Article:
Today we are publishing the first, of what we hope will be an annual briefing.
The Drone Wars Briefing explores some of the key issues arising from the growing use of armed unmanned drones in a detailed, yet, accessible way. Examining current UK and US military drone operations, as well as looking at future developments and legal issues, the fully-referenced briefing will be of use to both those new to the issue as well as those with a long-term interest.
Each of the briefings five key sections starts with a short background summary before reviewing what has happened over the past year. In addition, the 36-page document looks at the growing autonomy of drones; Israel and drones and the push towards allowing drones to fly within UK civil airspace. The briefing concludes with a short essay arguing that at the very least there must be proper public accountability for the use of armed drones and an informed public debate on their future development and use.
As the introduction to the briefing notes, 2012 will be a significant year for the development of drones in the UK. A go-ahead for the new UK-French drone is expected early in the New Year, the British Watchkeeper drone will finally be deployed sometime in the Spring, RAF pilots will begin piloting armed Reaper drones over Afghanistan from the UK for the first time during the summer, and it is likely that drones will fly over London during the Olympics. For all these reasons and more, we believe the Drone Wars Briefing is a timely and vital publication.
- We are making the Briefing available free of charge to download (simply click image) but would very much appreciate a donation towards our work.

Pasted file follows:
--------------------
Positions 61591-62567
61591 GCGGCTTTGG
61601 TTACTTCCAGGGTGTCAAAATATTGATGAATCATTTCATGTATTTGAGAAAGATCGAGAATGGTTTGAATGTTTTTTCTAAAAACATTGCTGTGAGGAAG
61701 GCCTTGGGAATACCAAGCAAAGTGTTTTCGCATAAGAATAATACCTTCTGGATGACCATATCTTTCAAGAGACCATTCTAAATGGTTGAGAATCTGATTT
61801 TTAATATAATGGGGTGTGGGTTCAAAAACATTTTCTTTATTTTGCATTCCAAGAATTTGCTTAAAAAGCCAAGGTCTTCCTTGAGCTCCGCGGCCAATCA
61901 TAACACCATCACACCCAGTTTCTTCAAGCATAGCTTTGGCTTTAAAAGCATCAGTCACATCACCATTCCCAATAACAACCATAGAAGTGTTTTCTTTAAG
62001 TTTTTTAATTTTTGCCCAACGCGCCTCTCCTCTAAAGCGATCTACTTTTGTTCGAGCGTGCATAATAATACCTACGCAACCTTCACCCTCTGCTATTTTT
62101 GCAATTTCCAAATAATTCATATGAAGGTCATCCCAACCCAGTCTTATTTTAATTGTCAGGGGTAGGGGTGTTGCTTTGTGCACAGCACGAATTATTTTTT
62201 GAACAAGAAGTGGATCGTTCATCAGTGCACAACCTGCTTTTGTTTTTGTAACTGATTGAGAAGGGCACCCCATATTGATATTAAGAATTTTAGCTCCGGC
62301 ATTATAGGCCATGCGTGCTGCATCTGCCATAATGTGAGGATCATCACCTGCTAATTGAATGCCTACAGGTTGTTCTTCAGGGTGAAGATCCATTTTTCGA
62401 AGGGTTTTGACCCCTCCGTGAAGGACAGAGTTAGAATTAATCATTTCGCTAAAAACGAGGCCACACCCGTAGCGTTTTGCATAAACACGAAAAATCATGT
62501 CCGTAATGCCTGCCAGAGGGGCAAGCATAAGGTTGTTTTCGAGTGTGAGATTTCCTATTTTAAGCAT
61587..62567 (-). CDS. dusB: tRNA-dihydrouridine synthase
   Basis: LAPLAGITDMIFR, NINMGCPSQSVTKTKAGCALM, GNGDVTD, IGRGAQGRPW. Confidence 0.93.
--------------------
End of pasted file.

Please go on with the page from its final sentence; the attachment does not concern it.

- To order up to 5 copies through the post (sorry, UK only) please send a cheque (payable to ‘Drone Wars UK’) for £3.00 per copy plus £1.00 postage and packing per copy to: Drone Wars UK, 20 Wilkins Road, Oxford, OX4 2HX
- To order more than 5 copies please email us.
5 thoughts on “The 2012 Drone Wars Briefing”
I am not sure if I am enthusiastic about an annual review as I would hope that by next year these bothersome things would be banned under international law.
Congratulations on having produced this edition. I really value the information you provide. Vital work.
Page 13 states – “What is extremely worrying is that a whole new type of weapons system, which
has the potential to change the way in which armed conflicts are fought, is being developed behind the scene with almost no public discussion or oversight”…
When has there ever been public discussion about the development of a weapon system? The long bow, the aircraft, the tank, the bouncing bomb…. should these have been discussed in public? does the public have enough understanding of the nature of warfare to be able to debate these subjects constructively?